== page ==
ViacomCBS is a global content company - one that's brands are renowned around the world and that’s programming has surrounded many of us since childhood. In our Times Square headquarters, MTV Moonman figurines, SpongeBob SquarePants plush toys, and CBS News reels adorn our halls and offices.
But beneath this legacy of beloved content and media history, we have been working on something that some might consider surprising: our global Environmental, Social and Governance (ESG) strategy. As a content company, we’ve been getting real about our unique responsibilities, given our global reach, and have been working to measure and manage our impacts—looking at how we show up in our audiences’ homes, on their cell phones, and in their communities through what we do every day - create content.
Part of our company’s ESG strategy focuses on what it means to measure our impact as content creators—something that’s less tangible, but extraordinarily important, especially in the midst of a global pandemic and racial reckoning in the U.S.
For ViacomCBS, this is grounded in our reach: we have the biggest broadcast footprint globally, with 31.2 billion hours of content consumed per year and more than 4.2 billion homes across the world getting our broadcast and cable programming. With our premium streaming services, we also have one of the largest inventories of digital video ads in the industry, shared with our 50 million full-episode viewers monthly.
And while we do have a physical footprint - one we proudly manage with a strong commitment to environmental responsibility - our impact is mainly reflected in how we help shape culture, social attitudes and societal outcomes, influencing how people understand the important issues we all face and delivering content that reflects the diversity of our audiences globally.
Of course, there are ESG issues that any company of our size and stature should be expected to report against: our governance structure, our diversity and inclusion policies for our workforce, and our greenhouse gas emissions, to name a few. But ViacomCBS works every day to produce the best content in the world, attracting the most innovative and creative directors, actors, animators, and more. We show up in viewers’ lives in personal ways, and that relationship demands a responsibility over the way we operate; produce and distribute content; and respect talent, employees, and partners.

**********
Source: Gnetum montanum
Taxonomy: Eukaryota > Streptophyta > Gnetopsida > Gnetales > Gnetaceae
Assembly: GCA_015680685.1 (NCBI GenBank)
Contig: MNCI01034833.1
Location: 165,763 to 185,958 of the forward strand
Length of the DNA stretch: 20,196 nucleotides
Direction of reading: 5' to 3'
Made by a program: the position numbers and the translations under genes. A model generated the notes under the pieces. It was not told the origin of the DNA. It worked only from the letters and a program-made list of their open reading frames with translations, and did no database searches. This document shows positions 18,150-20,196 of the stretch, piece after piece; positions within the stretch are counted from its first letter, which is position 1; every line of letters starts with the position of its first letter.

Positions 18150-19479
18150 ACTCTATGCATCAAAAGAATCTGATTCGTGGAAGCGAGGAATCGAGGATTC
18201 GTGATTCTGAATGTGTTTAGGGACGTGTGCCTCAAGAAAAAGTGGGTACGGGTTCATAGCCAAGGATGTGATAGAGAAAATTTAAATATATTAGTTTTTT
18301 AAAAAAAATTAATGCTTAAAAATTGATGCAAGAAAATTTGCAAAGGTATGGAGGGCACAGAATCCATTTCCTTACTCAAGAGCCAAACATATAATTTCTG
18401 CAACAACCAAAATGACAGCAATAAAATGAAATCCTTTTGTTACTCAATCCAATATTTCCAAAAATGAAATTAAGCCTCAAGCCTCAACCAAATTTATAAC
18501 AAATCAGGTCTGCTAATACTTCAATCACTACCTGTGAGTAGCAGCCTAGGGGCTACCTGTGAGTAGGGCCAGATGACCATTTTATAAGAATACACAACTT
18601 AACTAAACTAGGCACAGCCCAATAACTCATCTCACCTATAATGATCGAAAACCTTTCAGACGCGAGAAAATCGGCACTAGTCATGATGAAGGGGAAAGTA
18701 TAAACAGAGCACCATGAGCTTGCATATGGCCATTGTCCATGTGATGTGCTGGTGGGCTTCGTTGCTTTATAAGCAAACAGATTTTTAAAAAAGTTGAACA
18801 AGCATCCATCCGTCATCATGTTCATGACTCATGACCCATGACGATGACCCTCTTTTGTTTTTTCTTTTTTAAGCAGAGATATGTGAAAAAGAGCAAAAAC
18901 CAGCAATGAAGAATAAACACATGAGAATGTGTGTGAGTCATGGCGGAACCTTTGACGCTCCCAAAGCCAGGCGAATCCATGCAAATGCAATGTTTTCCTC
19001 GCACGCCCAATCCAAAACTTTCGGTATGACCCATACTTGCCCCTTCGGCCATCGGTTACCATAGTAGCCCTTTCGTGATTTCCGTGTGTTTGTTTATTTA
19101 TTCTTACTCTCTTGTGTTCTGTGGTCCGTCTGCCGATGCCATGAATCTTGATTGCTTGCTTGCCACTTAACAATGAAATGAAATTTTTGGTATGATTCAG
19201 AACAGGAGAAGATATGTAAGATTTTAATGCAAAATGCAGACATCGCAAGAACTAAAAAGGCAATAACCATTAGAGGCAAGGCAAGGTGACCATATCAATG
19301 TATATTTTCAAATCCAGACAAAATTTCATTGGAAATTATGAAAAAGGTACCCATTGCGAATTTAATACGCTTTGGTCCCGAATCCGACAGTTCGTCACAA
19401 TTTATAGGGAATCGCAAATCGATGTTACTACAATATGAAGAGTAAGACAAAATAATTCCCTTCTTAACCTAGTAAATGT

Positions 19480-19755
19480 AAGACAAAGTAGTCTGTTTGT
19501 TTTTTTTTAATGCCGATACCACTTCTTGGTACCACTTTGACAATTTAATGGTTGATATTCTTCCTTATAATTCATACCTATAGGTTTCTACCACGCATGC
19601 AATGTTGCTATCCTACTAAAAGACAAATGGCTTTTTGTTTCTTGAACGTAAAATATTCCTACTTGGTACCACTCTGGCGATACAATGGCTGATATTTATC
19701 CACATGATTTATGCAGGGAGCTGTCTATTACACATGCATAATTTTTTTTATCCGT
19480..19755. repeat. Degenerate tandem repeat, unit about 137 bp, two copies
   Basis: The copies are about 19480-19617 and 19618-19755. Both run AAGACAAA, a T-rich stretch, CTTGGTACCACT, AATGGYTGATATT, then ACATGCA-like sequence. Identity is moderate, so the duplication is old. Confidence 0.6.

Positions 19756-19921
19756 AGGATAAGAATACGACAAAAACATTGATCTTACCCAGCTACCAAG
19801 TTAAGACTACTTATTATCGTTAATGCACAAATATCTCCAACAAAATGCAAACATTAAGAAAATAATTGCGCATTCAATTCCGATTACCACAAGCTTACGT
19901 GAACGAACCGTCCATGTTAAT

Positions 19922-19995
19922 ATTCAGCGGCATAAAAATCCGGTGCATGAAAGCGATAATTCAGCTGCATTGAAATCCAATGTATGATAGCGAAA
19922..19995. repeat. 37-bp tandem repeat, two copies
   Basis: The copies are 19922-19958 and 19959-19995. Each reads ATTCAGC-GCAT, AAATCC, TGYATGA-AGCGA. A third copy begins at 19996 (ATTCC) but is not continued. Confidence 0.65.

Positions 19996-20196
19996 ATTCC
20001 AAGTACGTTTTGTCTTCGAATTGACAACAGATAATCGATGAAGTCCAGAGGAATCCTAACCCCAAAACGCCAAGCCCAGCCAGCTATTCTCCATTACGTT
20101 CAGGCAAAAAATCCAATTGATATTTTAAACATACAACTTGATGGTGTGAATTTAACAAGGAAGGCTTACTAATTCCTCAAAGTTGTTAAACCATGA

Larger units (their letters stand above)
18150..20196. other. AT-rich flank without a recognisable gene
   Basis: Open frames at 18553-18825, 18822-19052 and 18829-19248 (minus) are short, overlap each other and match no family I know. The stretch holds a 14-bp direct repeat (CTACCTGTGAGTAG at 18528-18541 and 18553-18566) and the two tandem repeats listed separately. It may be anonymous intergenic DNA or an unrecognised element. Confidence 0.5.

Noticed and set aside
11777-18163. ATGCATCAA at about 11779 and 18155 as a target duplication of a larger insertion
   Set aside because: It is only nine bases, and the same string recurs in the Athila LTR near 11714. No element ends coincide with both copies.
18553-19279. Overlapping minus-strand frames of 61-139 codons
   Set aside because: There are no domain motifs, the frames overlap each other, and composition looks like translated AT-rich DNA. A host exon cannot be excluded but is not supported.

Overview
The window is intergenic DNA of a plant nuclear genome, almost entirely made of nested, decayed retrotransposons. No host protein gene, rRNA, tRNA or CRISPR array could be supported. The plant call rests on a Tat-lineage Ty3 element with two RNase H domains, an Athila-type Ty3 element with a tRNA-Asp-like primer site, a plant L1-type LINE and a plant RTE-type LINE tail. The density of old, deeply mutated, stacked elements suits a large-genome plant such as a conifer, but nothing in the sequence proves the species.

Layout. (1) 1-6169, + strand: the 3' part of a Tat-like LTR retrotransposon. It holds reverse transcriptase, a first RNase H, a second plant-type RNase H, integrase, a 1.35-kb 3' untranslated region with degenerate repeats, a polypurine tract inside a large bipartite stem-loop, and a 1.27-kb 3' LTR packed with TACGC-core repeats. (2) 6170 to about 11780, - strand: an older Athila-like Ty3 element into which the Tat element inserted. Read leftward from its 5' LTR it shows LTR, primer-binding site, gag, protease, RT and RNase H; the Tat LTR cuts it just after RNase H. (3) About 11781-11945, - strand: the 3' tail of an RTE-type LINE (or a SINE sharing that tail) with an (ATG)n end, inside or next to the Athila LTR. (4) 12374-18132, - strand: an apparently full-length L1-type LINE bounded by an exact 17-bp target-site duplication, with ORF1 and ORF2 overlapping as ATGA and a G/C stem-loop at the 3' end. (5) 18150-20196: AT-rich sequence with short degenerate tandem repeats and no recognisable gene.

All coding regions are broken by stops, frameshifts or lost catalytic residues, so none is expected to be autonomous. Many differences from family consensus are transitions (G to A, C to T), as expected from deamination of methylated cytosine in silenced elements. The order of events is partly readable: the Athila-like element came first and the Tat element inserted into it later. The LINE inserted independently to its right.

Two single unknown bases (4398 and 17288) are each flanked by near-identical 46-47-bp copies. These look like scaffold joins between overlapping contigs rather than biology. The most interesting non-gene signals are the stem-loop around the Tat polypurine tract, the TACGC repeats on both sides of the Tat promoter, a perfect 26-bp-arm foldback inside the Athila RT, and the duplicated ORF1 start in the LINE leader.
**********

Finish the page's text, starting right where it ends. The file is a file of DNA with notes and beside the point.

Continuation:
In December of 2000, Queer as Folk debuted on our network Showtime as the first drama series to explore the lives of queer men in America. In February of 2017, Asia Kate Dillon appeared as Taylor Mason, the first gender non-binary character on TV in North America, on Billions. And in June 2020, one week after the killing of George Floyd, 10 of our brands, including MTV, BET, Comedy Central, and CBS Sports Network, went dark across their platforms for eight minutes and 46 seconds—showing a black screen with the words “I can’t breathe” to honor George Floyd and pay tribute to other victims of racial violence. Developing content that reflects the diversity of our audiences and their unique realities helps us build strong relationships with viewers across generational and demographic boundaries, and is central to how we make an impact. Our work continues.
To be clear, our ViacomCBS-specific environmental impacts, like the energy we use on the set of a movie or TV show, or the emissions that are generated on our Paramount Lot or CBS Studio Center in Los Angeles, are material and important for us to manage. So too are the processes by which we oversee governance topics like public policy engagement, IP and copyright, compliance, and privacy and cybersecurity. Even more so are key social issue areas like employee benefits and compensation, safety and security, and harassment and discrimination.
But at the core of our ESG strategy - our business strategy - is our commitment to showing up in ways that are meaningful to audiences around the world, and understanding how that footprint changes by brand, by country, by audience. It is our responsibility and even our passion as a company to walk the talk of our commitment to gender, sexual orientation, and ethnic and racial diversity. Enabling creators to do just that—to create freely and drive important conversations in living rooms and across social platforms around the world—is at the heart of our work.
We’ve started to outline this ESG commitment, and the particular issue areas where we both excel and need to improve, in our first company-wide ESG report, published this week. We’re at the beginning of this journey. Reporting as a tool for sustainability communication and engagement is a moment in time.
At ViacomCBS, we see no reason why we can’t be a net-positive company, environmentally and socially. We can redefine how companies measure their value and impact, and that work starts now.
Image credit: ViacomCBS/Facebook
Jessica Thurston leads ViacomCBS’ environmental, social, and governance strategy. She oversees the development and implementation of key ESG programs across the global company, including ESG reporting and engagement with rankers, raters, and investors.